Rather than spend big, it is apparent that the Cubs are taking an alternate route toward building the bullpen in 2016.
Enter left-hander Rex Brothers, who was traded to the Cubs after being designated for assignment by the Rockies. Getting hit with a DFA was a shock to Brothers, who seemed to embrace the idea of a fresh start after being surprised by the move at first.
So, what are the Cubs getting in their new southpaw?
Brothers comes with his share of risks, most notably suffering a pretty obvious drop in velocity, per BrooksBaseball. His average four-seamer peaked at 96.92 mph in June 2012, but dipped ever since. It fell to 93.25 in June 2014 before settling at 94.34 in October 2015.
Browsing Brothers’ PITCHf/x numbers via FanGraphs shows he was reliant on his four-seamer when it was at its peak, throwing it 72 percent of the time in 2012 and at a 66.5 percent rate in 2013 when it peaked at an average velocity of 95.2. But as velocity dropped, usage seemed to drop. When it bottomed out at 92.8, his usage fell to 64.0 percent.
In 2015, Brothers was primarily a fastball-slider pitcher. He threw his four-seamer at 55.4 percent and slider 43.5 percent, ditching his two-seamer (which peaked at a 10.1 usage rate in 2013). After spending time in Triple-A in 2015, Brothers’ velocity saw an slight increase and reportedly touched 97.
Brothers was at his best in 2013 when he saved 19 games and posted a 1.74 ERA/3.36 FIP/3.49 xFIP in 67.1 innings of work. His a 10.16 K/9 and 27.1 K% showed he could miss bats, but walks kept Brothers from reaching his full potential. Brothers’ 12.8 BB% and 4.81 BB/9 in 2013 ranked fifth and eighth highest in baseball, respectively, among qualified relievers.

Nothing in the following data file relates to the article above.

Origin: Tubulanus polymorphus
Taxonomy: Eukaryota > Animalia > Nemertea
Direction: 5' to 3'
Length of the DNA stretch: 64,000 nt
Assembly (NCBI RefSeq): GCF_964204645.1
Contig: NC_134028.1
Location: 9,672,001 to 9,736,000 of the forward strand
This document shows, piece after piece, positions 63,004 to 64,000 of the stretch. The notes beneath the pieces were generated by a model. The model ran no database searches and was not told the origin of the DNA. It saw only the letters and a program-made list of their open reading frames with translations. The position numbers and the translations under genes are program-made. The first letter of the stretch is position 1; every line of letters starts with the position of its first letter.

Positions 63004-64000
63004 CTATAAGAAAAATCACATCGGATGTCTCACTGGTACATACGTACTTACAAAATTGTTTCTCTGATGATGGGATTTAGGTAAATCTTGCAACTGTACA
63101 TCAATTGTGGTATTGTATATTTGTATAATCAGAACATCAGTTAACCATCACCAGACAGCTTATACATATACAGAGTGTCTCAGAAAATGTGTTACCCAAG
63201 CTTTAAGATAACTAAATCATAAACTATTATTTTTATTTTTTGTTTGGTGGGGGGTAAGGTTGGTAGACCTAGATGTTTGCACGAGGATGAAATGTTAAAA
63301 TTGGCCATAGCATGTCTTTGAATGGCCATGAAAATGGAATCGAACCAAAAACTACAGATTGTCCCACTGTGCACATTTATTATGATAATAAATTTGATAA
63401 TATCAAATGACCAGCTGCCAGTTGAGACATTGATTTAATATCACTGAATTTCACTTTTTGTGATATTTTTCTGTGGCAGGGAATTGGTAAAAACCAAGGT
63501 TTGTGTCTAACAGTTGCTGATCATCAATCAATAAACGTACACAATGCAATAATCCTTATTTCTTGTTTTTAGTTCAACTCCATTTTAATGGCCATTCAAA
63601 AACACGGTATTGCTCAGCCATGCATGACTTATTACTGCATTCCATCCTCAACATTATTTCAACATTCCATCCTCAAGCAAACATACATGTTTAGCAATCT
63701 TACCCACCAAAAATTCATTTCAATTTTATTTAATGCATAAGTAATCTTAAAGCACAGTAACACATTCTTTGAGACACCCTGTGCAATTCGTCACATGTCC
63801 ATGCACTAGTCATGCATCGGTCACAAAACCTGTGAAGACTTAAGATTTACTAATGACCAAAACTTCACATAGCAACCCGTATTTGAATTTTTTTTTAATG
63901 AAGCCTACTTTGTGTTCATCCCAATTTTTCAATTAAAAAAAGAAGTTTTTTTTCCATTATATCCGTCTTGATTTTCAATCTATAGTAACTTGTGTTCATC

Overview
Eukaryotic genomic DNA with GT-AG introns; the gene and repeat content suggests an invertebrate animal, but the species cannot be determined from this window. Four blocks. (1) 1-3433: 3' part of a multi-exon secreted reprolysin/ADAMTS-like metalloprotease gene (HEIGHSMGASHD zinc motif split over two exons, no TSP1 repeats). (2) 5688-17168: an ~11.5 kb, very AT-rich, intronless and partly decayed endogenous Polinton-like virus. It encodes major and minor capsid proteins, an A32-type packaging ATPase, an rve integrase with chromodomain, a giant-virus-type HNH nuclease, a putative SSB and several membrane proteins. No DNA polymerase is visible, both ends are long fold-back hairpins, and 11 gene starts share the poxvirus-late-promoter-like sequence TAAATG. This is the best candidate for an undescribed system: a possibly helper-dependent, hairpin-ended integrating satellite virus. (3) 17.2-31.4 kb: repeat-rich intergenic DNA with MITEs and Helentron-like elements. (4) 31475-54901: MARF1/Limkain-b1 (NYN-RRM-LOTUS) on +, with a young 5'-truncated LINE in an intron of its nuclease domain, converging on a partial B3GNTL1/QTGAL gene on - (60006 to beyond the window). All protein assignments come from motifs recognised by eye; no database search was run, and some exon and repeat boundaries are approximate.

He was supposed to be the Rockies closer in 2014, but problems with his mechanics tanked his performance and he eventually lost the gig to LaTroy Hawkins.
Brothers has been most effective against fellow lefties in his career, limiting them to a .221 average and .321 slugging percentage. Lefties own a healthy 14.1 percent walk rate in 418 plate appearances against Brothers, but they do strike out 28.7 percent of the time.
He has been effective in high leverage spots, too, as opposing hitters hit only .214 with a .332 slugging in those situations. However, opponents hurt him with walks (17.8 BB%).
Brothers excelled in high leverage situations in his breakout 2013 when opponents hit for a .165 average and slugged .226, while striking out in 26.3 percent of their 99 plate appearances. Granted, his 14.1 percent walk rate in those spots likely made things uneasy at times.
Brothers’ 13.1 BB% is the eighth highest among relievers since 2011, so there is an obvious need to get that straightened out in order for him to be a useful piece of the bullpen, or at least continue striking guys out at a huge rate.
The newest Cubs reliever is arbitration eligible for the first time in his career and was projected to make $1.5 million.